Chief Blake offered congratulations and praise to Oak Bluffs police Sgt. George Fisher, who organized the framework of the agreement, along with emergency management director Peter Martell.
Taxi strikes pole, snarls Five Corners
A taxi van owned by Adam Cab of Edgartown struck a utility pole in front of Island Color Center on Lagoon Pond Road early Thursday, July 3.
The driver, Bradford Andrews, 56, and his passenger Cindy Maciel, 52, were transported to Martha's Vineyard Hospital, according to Tisbury police. Ms. Maciel suffered a knee injury. Police later cited Mr. Andrews for traveling at an unreasonable speed.
According to a police report, Mr. Andrews told one of the responding police officers that a car came out of the post office exit. He hit his brakes, Mr. Andrews said, but the brakes "grabbed" and caused him to strike the pole.
In his report, the officer said that based on the damage to the pole and the absence of skid marks, he determined that, "Mr. Andrews was traveling at a greater speed than reasonable for the road."
The accident, at a busy time of the morning, slowed traffic through the notorious intersection.
Police closed part of Lagoon Pond Road much of the morning while N-Star utility crews replaced the pole.
Firefighters and police decided not to remove the smashed vehicle immediately, because it was supporting the broken utility pole near its base. They feared that the pole would fall if the van was removed, possibly bringing down electrical wires and other utility poles.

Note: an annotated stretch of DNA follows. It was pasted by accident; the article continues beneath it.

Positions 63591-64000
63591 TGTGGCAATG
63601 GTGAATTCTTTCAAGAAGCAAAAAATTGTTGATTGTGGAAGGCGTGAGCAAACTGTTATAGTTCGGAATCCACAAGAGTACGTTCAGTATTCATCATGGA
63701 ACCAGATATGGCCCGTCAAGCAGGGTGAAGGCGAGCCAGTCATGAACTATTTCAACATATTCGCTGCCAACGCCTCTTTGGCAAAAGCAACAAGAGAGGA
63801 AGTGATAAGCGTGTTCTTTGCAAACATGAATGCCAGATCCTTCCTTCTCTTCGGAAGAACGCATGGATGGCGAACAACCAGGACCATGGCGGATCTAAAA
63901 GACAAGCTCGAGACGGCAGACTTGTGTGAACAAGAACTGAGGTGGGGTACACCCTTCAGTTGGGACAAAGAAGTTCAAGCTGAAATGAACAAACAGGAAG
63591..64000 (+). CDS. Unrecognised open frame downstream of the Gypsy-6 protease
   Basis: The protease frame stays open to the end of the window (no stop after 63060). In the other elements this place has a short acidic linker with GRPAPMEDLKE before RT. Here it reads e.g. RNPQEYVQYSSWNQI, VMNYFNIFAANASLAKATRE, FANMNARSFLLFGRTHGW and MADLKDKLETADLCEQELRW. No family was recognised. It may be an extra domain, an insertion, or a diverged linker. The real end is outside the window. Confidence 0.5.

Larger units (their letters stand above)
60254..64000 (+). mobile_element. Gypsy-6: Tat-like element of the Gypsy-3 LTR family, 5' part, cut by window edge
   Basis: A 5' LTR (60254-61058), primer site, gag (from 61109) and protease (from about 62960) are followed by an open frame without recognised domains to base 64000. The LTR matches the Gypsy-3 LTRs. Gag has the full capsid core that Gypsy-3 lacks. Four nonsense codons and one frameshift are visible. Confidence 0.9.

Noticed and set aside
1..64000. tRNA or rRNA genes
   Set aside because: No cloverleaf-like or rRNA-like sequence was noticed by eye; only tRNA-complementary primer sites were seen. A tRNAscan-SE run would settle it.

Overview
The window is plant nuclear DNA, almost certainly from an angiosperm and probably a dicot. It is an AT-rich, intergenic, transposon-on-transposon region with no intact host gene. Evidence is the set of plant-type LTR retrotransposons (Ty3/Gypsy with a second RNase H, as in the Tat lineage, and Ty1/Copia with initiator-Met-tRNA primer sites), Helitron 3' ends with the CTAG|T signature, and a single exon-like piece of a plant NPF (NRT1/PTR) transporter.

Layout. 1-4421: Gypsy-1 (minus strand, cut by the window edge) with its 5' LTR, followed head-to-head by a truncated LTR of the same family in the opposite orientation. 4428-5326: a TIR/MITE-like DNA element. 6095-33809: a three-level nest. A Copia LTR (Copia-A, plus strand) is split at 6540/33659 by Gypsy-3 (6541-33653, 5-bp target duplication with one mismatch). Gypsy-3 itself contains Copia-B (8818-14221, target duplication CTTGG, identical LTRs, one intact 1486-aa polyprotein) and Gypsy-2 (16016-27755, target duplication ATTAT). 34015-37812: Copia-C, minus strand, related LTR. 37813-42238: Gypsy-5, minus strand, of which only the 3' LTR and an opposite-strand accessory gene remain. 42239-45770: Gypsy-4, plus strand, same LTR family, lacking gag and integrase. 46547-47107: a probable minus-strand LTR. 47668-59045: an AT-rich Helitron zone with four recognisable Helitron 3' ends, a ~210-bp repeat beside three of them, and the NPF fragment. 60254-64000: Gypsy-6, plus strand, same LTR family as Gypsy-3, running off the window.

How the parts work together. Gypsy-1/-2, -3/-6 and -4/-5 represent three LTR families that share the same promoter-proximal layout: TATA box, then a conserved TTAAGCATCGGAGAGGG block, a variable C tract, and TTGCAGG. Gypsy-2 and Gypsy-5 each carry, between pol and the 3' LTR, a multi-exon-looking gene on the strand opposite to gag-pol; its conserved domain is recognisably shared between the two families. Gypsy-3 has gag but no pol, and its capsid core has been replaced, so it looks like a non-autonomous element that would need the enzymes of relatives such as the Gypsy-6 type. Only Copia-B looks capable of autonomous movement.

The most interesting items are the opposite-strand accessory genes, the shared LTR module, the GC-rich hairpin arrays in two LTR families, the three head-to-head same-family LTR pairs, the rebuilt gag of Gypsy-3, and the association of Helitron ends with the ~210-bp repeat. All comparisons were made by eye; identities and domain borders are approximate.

Aquinnah seeks finance advisory board members
Aquinnah selectmen at a special meeting on June 27 invoked a town bylaw and announced they planned to take over the duties of the town finance committee in order to effect end of the fiscal year budget transfers.
According to the selectmen and the town administrator, Jeff Burgoyne, the town was without a working finance committee because one member had resigned and town moderator Walter Delaney had failed to reappoint Isaac Taylor by the first week of May as required. That left only Darren LePort on the three-member committee.
Mr. Delaney, who said he was unaware of the procedural move, told town selectmen not so fast. Tuesday Mr. Delaney told The Times that town officials acted hastily and in error.
Mr. Delaney said Mr. Taylor expressed an interest in serving on the committee and was reappointed last week, making a quorum. The committee met after the selectmen had acted and approved the transfers.